On May 12, 1996, like a benevolent mad scientist, Brewster Kahle brought the Internet Archive to life. The World Wide Web was in its infancy and the Archive was there to capture its growing pains. Inspired by and emulating the Library at Alexandria, the Internet Archive began its mission to preserve and provide universal access to all knowledge.
On October 27, 2016, the Internet Archive celebrated its 20th birthday with a party at its beautiful headquarters in San Francisco. According to an article in the San Francisco Chronicle, over 600 people gathered to pay their respects and hear about the latest projects and features of the Archive. The Internet Archive team did not disappoint, presenting some important and impressive advances which they've released in the past year, including but not limited to:
- The Political TV Ad Archive, a spin-off of the TV News Archive which allows for searching and citation of thousands of advertisements aired during this US election cycle and a treasure trove for journalists.
- A Firefox add-on which offers Wayback Machine snapshots of webpages which return a 404.
- Announcement of a project which has fixed millions of dead links on the English Wikipedia, redirecting them to their Wayback Machine snapshots.
- The unveiling of GifCities, a specialized search engine for locating retro animated gifs from the good ol' days of GeoCities.
- A new domain summary feature for the Wayback Machine, providing fascinating historical information about websites.
IA servers by John Blyberg; CC BY (on Flickr)
Of all the projects announced during the event though, by far one of the most exciting and impressive is the newly released ability to search the complete contents of all text items on the Internet Archive. Nine million text items, covering hundreds of years of human history, are now searchable in an instant.
"It's kind of magic: It is like to be able to read at the speed of light! Every day I am discovering contents that we don't even know we have," says Giovanni Damiola, the software engineer who developed the new functionality. Hailing from Italy, Giovanni started at the Archive in 2015. He's spent the last four months implementing the search feature while also keeping OpenLibrary running smoothly.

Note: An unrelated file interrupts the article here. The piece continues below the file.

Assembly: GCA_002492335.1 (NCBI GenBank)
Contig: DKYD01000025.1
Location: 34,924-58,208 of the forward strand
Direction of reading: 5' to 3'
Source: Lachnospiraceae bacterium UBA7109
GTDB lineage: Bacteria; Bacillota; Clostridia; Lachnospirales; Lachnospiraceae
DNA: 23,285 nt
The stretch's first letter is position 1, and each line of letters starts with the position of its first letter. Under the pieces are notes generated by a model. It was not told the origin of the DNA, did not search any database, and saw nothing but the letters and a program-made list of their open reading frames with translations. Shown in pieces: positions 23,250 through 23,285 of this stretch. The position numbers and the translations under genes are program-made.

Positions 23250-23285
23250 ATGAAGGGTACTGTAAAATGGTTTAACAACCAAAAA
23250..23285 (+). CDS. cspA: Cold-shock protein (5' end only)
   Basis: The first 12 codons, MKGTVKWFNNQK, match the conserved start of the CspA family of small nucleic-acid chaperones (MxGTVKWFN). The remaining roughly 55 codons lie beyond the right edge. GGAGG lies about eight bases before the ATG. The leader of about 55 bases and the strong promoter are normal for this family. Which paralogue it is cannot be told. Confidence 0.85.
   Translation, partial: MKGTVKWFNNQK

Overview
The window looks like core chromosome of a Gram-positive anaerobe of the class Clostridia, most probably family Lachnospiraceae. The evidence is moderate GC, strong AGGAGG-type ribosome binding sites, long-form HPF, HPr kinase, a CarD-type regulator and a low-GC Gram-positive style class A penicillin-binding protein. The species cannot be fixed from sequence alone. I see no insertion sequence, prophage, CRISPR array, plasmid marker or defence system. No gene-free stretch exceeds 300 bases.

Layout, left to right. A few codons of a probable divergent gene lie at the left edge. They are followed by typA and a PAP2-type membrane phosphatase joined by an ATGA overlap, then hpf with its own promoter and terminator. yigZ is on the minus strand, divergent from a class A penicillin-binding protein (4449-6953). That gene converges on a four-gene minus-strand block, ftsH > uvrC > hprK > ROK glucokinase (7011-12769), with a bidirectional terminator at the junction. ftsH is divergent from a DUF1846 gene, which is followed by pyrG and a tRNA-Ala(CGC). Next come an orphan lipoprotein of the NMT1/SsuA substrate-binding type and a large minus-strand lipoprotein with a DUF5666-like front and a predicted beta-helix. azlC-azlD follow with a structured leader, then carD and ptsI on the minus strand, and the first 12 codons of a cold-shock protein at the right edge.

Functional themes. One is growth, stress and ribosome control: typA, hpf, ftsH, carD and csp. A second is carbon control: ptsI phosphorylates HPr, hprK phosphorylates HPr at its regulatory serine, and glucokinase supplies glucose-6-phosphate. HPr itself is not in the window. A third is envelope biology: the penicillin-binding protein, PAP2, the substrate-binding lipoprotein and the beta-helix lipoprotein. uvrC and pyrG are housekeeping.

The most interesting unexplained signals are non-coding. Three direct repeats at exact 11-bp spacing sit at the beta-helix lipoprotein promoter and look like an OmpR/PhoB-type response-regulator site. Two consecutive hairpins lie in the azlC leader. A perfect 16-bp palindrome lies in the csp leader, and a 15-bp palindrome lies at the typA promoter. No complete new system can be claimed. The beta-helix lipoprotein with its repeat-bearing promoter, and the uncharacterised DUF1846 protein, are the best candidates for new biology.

"Our search engine uses an Elastic Search cluster. The core is made with 10 servers with 22 CPU each, with a total storage of 70TB on SSD. The index at the moment is 4-5TB and it contains around 9 million documents...growing every day."
Users can access the new feature by selecting the "Search full text of books" option below the search bar on the search results page. Search terms are highlighted in the results thanks to the Archive's open eBook reader, a project maintained by Richard Caceres of the Internet Archive.
The entire feature is still in beta but is already amazingly powerful. It's easy to see that this is a valuable tool for researchers, even in these early days of the feature. Users can provide feedback on the beta to help improve the next versions of the tool.
IA truck by Jeremy Brooks; CC BY-NC (on Flickr)
Unsurprisingly, this is only the first stage in the Archive's vision for improving access to the contents of their textual holdings. When asked what the future holds, Giovanni provided some tantalizing hints. "This is just the beginning. Soon we can add more features, for example: entities recognition, allowing us to group the books in new and, not obvious, ways and categories. This tool will make it easy also to run data analysis on books' corpora."
Full text isn't the only search feature launched by the Internet Archive last week. It also revealed improved Advanced Search filtering to assist visitors in locating what they need in the over 15 PB of data at their fingertips. You can read more about these filtering options in a blog post published by the Archive.